The health of the Western Cape’s inhabitants reflects the national “quadruple burden” of disease. Escalating rates of non-communicable diseases account for half of the premature deaths, while HIV/AIDS and TB remain important causes of mortality. In recent years, interpersonal violence has overtaken all other single causes of premature death in men. The Province has the highest rates of gang and drug related crime in the country. Alcohol and substance abuse have been identified as the main contributing factors to domestic violence and child abuse. Based on mounting global evidence, intersectoral action to safe guard the “first 1000 days” of life, starting from conception to the end of the second year, is recognised as important to addressing this complex burden of disease. The Province faces a number of number of interrelated challenges including a growing population, widening inequalities, unemployment, poverty and increasing needs for and housing, infrastructure and resources.

Source: USAID, 2016

• The WOSA approach involves thirteen provincial government departments together with the municipality (local government) in four learning sites

• Together these engage local communities• Designated Heads of Western Cape Government Departments are assigned to lead

the WoSA intervention in each of the geographic learning sites in collaboration with the municipality and other key stakeholders

• Provincial transversal WoSA and local WoSA design teams established

Maturity framework for adaptive management

Page 2: Keith Cloete, Western Cape Department of Health

Collaborative governance regime*

New frontiers in community based health systems: experiences in the collaborative governance of innovations that expand accessFriday 12 October, 2018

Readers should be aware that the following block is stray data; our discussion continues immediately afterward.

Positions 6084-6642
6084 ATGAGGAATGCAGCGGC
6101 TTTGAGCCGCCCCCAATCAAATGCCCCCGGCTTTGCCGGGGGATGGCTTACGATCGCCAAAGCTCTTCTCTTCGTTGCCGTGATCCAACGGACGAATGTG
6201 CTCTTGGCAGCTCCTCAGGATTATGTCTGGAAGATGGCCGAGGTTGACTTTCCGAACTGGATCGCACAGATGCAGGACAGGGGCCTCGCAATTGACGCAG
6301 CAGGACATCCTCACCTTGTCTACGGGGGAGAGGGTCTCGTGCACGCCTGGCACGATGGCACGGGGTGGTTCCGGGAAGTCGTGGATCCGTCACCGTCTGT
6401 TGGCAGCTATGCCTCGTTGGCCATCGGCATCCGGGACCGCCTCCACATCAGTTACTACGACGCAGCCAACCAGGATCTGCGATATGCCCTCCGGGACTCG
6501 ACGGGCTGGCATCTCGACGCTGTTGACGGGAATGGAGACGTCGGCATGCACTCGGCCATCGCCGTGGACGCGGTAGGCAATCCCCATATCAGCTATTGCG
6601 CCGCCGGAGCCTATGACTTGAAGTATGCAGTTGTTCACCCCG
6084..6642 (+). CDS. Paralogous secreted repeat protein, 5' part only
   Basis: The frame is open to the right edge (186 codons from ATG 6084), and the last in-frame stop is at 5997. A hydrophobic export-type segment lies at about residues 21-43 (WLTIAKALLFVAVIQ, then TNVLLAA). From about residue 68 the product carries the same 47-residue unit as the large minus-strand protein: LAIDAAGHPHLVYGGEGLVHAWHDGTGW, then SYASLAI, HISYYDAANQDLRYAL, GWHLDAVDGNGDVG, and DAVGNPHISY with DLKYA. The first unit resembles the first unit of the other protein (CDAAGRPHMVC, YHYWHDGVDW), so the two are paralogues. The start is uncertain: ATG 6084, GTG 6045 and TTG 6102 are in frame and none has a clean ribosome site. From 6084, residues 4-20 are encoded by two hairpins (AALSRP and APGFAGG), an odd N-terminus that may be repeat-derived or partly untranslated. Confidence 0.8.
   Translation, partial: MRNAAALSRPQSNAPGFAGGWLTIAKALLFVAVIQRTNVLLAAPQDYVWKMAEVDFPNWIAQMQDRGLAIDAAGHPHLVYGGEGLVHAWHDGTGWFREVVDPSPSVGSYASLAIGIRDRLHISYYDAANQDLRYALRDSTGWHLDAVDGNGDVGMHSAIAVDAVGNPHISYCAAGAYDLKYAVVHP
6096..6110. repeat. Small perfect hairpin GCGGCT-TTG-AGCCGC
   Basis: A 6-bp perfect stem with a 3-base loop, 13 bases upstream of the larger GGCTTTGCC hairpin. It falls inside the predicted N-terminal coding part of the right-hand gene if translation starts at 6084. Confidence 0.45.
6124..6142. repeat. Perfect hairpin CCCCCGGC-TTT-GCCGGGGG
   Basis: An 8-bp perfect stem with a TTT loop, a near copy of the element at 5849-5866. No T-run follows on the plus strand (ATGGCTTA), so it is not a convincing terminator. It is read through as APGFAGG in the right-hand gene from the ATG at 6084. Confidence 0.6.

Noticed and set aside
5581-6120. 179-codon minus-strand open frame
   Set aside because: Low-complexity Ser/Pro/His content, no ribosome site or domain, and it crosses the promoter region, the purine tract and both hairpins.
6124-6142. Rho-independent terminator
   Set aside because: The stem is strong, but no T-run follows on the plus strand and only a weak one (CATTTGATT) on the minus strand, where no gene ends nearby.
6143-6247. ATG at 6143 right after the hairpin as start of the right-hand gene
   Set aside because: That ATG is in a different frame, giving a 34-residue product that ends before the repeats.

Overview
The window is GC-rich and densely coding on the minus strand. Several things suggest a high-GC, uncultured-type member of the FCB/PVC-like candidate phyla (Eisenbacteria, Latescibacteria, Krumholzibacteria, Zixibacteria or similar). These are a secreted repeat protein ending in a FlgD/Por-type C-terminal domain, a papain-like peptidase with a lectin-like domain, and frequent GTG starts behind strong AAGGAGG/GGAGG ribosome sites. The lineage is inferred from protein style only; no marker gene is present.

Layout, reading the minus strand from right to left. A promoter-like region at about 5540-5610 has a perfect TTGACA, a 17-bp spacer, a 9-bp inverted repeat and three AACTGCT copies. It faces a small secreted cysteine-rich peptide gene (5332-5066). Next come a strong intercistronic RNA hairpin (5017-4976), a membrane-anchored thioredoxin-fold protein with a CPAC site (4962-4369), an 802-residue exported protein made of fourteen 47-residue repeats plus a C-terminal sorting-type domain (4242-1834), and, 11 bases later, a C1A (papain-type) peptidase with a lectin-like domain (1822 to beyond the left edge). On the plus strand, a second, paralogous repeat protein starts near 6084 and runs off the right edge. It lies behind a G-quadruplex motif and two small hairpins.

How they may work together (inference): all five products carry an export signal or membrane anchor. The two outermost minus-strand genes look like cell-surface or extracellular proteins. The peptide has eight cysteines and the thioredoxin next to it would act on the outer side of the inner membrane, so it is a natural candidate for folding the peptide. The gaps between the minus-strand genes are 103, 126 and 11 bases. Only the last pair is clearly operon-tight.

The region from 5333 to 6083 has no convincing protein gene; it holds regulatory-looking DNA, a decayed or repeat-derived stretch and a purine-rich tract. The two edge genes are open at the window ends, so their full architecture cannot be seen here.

5th Global Symposium on Health Systems Research

Acknowledgement:The session is organised by U2U (Umeå-UWC) Collaboration on Health Policy and Systems Research: Strengthening community health systems, funded by the South African National Research Foundation (NRF)/Swedish Foundation for International Cooperation in Research and Higher Education (STINT), Science and Technology Research Collaboration (Grant UID:106770)

Contact details: [email protected]

Key lessons for collaborative governance• Meaningful intersectoral action emerges from processes of principled engagement and the

development of shared motivations, rather than multi-sectoral ‘projects’ such as First 1000 Days

• This involves navigating the tensions between top-down policy and planning frameworks and bottom-up emergence and problem definition; and between short term deliverables and investing in building collaboration and learning.

• There must be recognition of the intensive processes involved: it takes time and resources to strengthen the capability to collaborate; relationships and networks need to be built.

• Learning must be intentional: systems and frameworks (such as the Maturity Framework) allow learning to be monitored over time

• Recognise achievements in small steps (such as developing common understanding of roles)

• Be mindful of challenges/threats such as the required monitoring and reporting of individual mandates of departments.

Capacity for joint action

Shared motivation

Principled engagement

• Thirteen provincial departments and the municipality jointly engage with communities in four learning sites

• Spaces created for joint exploration of problems which communities face and for multiple perspectives to be heard and valued

• Mapping of roles (provincial, local, community) and identifying the main partners responsible for service delivery in the learning sites

• Establishment of a common data repository, based on a Spatial Indicator Framework linked to local, provincial and national plans as well as the SDGs

• The beginnings of collective planning in the learning sites : what happens in the local community linked to what happens in the municipality (Integrated Development Plans) and “transversally” across provincial departments (Provincial Strategic Plans), in an integrated manner

• WoSA has “authorised“ people to solve problems collectively • Joint problem solving, learning and reflection leading to a growing sense of inter-connectedness

Key achievements

Drivers Uncertainty: Collective uncertainty about how to address the complex challenges facing the province (quadruple burden of disease, socio economic conditions, climate changes, increasing migration and urbanization), within the context of the need to address the social determinants of health. Leadership for innovation: WoSA endorsed by Provincial management and political leadership. Designated heads of provincial government departments lead whole of society interventions in geographic areas with the support from an interdepartmental technical committee.